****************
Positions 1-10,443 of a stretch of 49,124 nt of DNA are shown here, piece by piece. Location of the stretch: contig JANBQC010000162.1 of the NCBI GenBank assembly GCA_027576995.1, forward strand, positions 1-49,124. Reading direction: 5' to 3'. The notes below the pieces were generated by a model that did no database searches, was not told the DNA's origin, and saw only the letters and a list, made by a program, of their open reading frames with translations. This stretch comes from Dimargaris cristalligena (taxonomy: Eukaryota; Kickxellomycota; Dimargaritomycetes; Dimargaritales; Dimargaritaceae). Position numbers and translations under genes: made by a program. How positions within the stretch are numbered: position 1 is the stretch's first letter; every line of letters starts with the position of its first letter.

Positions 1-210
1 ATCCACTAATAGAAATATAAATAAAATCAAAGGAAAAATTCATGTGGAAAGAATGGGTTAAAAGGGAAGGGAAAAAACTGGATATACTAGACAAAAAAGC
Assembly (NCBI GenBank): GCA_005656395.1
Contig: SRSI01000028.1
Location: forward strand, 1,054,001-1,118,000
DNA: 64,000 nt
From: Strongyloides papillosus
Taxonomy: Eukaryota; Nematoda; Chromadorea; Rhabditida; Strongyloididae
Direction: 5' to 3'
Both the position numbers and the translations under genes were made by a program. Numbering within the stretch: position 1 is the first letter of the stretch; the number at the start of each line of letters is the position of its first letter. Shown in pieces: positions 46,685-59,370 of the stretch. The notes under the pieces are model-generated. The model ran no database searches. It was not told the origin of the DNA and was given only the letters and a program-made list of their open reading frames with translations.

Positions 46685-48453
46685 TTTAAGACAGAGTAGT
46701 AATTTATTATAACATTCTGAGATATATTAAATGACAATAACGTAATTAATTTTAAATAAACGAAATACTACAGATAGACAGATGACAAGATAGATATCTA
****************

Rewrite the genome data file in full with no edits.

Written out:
Positions 1-10,443 of a stretch of 49,124 nt of DNA are shown here, piece by piece. Location of the stretch: contig JANBQC010000162.1 of the NCBI GenBank assembly GCA_027576995.1, forward strand, positions 1-49,124. Reading direction: 5' to 3'. The notes below the pieces were generated by a model that did no database searches, was not told the DNA's origin, and saw only the letters and a list, made by a program, of their open reading frames with translations. This stretch comes from Dimargaris cristalligena (taxonomy: Eukaryota; Kickxellomycota; Dimargaritomycetes; Dimargaritales; Dimargaritaceae). Position numbers and translations under genes: made by a program. How positions within the stretch are numbered: position 1 is the stretch's first letter; every line of letters starts with the position of its first letter.

Positions 1-210
1 ATCCACTAATAGAAATATAAATAAAATCAAAGGAAAAATTCATGTGGAAAGAATGGGTTAAAAGGGAAGGGAAAAAACTGGATATACTAGACAAAAAAGC
Assembly (NCBI GenBank): GCA_005656395.1
Contig: SRSI01000028.1
Location: forward strand, 1,054,001-1,118,000
DNA: 64,000 nt
From: Strongyloides papillosus
Taxonomy: Eukaryota; Nematoda; Chromadorea; Rhabditida; Strongyloididae
Direction: 5' to 3'
Both the position numbers and the translations under genes were made by a program. Numbering within the stretch: position 1 is the first letter of the stretch; the number at the start of each line of letters is the position of its first letter. Shown in pieces: positions 46,685-59,370 of the stretch. The notes under the pieces are model-generated. The model ran no database searches. It was not told the origin of the DNA and was given only the letters and a program-made list of their open reading frames with translations.

Positions 46685-48453
46685 TTTAAGACAGAGTAGT
46701 AATTTATTATAACATTCTGAGATATATTAAATGACAATAACGTAATTAATTTTAAATAAACGAAATACTACAGATAGACAGATGACAAGATAGATATCTA